Tuesday, September 26, 2006


So, anybody who didn't read Twisty's review of Samantha King’s book, Pink Ribbons, Inc. , do go and read it. She makes so many good points about our society and health care, I had to go back and re-read it.

You might be tempted to say, oh, her comments are about American Society, not Canadian Society. For Canadians who believe they enjoy universal health care, let me point out that the working poor most likely do not get paid sick days at work, or extended health benefits of any kind. Most of us Canadians are blissfully unaware of how expensive health care is. (I personally know people in the U.S. who supposedly had great health insurance, whose benefits ran out, the insurance companies refused to cough up more money, and these people lost their homes etc. as a result of serious illness. In addition to a large number of people who cannot afford health insurance, many in the U.S. are under-insured.) The working poor without added health benefits are in dire straits, in Canada as well, universal health care or no. There are countless expenses that come up when a person becomes ill, and social welfare does not cover many of the gaps for the poor who are not poor enough to qualify for assistance. And those poor enough to qualify, will tell you if you ever bother to ask, that the process is cumbersome, demeaning and the assistance never enough.

Not exactly on topic, but in the rural area where I now live, I wonder: there must be many migrant workers who are in Canada who are injured or become ill. It is rare, very rare, that you see them get medical treatment. Why? If they are here legally, they should be covered by OHIP, should they not? Do they not know this? I'm not sure what's going on, but my gut feeling is that they do not know their rights, or they are afraid to exercise their rights. They are brought here to do hard work that few Canadians are willing to do. Perhaps they are also disadvantaged by the different language, and the prejudice against them for their colour and/or countries of origin. Who knows?

This is only one instance of the people who are "missed" by a system that is supposed to be universal.

Yet, all too many of my acquaintances are quite willing to write off the "outsiders" as undeserving, lay-about, probably criminal elements, who "take advantage of the system". I have to remind some people at my paying job all the time, when they start complaining about "immigrants", that I'm an immigrant. (I guess they forget that fact, because I don't speak with a foreign accent and I'm white.) Their response: "Yeah, but you're different; you're not like them."

Oh, and so who am I like?? pray tell! I certainly don't fit into the "traditional family" pattern of man, woman, 2.2 kids with 3 gas-guzzling SUV's in the driveway of a 3,000+sq.foot home cheek-by-jowl with other 3,000+sq.foot homes in a suburban housing development that has eaten up acres and acres of the limited arable farm land we have in Ontario. Those are the same people who get so damned uncomfortable because I'm not part of a couple, I like sex, I don't have a full-time paying job, I associate with and enjoy the company of all kinds of people, and I don't talk about shopping 24/7. I laugh, because time and time again, they are confronted by my differences, but no, they deny it. I'm ok, a little eccentric, but not like them.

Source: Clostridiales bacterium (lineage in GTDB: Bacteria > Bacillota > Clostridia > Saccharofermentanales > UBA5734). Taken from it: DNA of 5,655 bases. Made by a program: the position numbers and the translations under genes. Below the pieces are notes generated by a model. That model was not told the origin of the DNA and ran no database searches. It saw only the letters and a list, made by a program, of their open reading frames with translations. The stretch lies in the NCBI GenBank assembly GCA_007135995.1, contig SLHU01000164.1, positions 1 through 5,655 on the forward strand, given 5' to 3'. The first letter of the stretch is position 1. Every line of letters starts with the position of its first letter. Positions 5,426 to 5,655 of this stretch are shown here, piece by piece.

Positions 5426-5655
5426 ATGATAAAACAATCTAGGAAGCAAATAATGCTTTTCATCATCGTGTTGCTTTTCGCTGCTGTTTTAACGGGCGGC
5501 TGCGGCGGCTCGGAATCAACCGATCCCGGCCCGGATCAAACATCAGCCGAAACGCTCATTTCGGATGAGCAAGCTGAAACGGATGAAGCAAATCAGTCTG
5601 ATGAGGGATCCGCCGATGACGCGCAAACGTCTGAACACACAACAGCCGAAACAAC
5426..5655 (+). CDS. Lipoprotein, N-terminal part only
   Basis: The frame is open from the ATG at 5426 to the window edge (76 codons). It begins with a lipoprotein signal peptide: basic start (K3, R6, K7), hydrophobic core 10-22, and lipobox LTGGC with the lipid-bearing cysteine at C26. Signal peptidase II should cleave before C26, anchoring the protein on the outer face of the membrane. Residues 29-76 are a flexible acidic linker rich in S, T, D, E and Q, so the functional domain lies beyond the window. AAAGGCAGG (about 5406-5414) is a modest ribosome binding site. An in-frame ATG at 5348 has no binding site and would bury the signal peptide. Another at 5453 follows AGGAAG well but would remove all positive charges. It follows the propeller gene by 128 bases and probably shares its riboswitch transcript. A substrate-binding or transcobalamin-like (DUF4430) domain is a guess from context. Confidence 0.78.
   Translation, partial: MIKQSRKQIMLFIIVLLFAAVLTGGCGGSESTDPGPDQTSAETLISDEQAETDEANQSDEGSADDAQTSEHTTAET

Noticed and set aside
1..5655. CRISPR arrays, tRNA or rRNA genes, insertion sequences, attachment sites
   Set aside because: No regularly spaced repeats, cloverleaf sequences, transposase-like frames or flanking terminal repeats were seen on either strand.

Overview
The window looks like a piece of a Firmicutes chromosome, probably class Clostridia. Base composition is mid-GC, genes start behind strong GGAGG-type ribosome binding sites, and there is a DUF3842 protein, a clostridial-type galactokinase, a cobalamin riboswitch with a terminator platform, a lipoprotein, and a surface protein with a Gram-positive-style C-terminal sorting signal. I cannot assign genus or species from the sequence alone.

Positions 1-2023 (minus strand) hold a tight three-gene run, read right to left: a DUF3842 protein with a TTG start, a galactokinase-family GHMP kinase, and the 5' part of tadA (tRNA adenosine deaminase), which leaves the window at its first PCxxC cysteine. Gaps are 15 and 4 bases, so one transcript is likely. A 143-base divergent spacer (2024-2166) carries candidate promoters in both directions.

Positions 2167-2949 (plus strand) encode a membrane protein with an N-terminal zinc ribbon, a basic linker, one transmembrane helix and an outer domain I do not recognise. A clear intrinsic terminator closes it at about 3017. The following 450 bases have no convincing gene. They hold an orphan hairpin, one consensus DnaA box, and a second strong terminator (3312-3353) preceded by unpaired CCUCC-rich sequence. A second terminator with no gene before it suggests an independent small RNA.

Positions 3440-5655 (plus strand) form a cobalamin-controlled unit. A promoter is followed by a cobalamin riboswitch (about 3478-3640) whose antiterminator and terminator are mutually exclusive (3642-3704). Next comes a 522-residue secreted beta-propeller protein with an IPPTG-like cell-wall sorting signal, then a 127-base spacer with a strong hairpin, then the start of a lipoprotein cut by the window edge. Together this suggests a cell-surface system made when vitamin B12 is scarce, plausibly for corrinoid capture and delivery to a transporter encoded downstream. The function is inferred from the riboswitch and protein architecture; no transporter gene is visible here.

So, yes, the pink campaign that appeals to the shopaholic, the people who are led to be super-consumers, still so unaware of how they are manipulated, smug in their pink-middle class security, that lets the misogynist, xenophobic, money-worshiping, patriarchal society off the hook, that pink campaign makes me mad!


Blogger clairesgarden said...

oh the couple thing is driving my friends demented, trying to decide on who to introduce me to next. I am happier than they are, perhaps they're just jealous of the poor but content life I lead? they say not. . .

6:45 a.m.  
Blogger Blackswamp_Girl said...

Isn't it funny how sometimes we can be very content with our life and choices, but other people are uncomfortable on our behalf (very unnecessarily)?

If I had a dime for every time I told people I was getting divorced after 5 years of marraige to a great guy and felt guilty for not being as sad about it as they were... or if I had a nickel for everything I get the look of shock when I refer to hanging out or talking on the phone with my ex-husband (we're still friends, and my boyfriend is more than fine with that) I would be a rich woman.

And I must say that I'm enjoying your "introspective/commentary" posts just as much as I enjoy your gaden ones... even if I don't always have a comment to post on them. :)

4:52 p.m.  
Blogger Kati said...

ha! I wouldn't mind being part of a couple at all. But I'm having fun whenever and however I can. I notice quite often that I'm the only person dining alone in a restaurant -- male or female. I have a marvelous time going wherever I want to go, talking to whomever I want to talk to when I'm alone. I sometimes wonder if everybody else stays home if they can't "buddy up" to go out!

6:25 p.m.  
Blogger Kati said...

I sometimes think because I don't have to "wait" for somebody else with whom to do things, for somebody else's mood, or schedule, or ability to coincide with what I want to do, I'm incredibly free. I get odd looks, but who cares about that anyway?? Sure, there are certainly times when I am lonely, or I think it would have been fun to share this or that...oh well! If I can't share it at the moment, I share in other ways with you all :)

6:30 p.m.  

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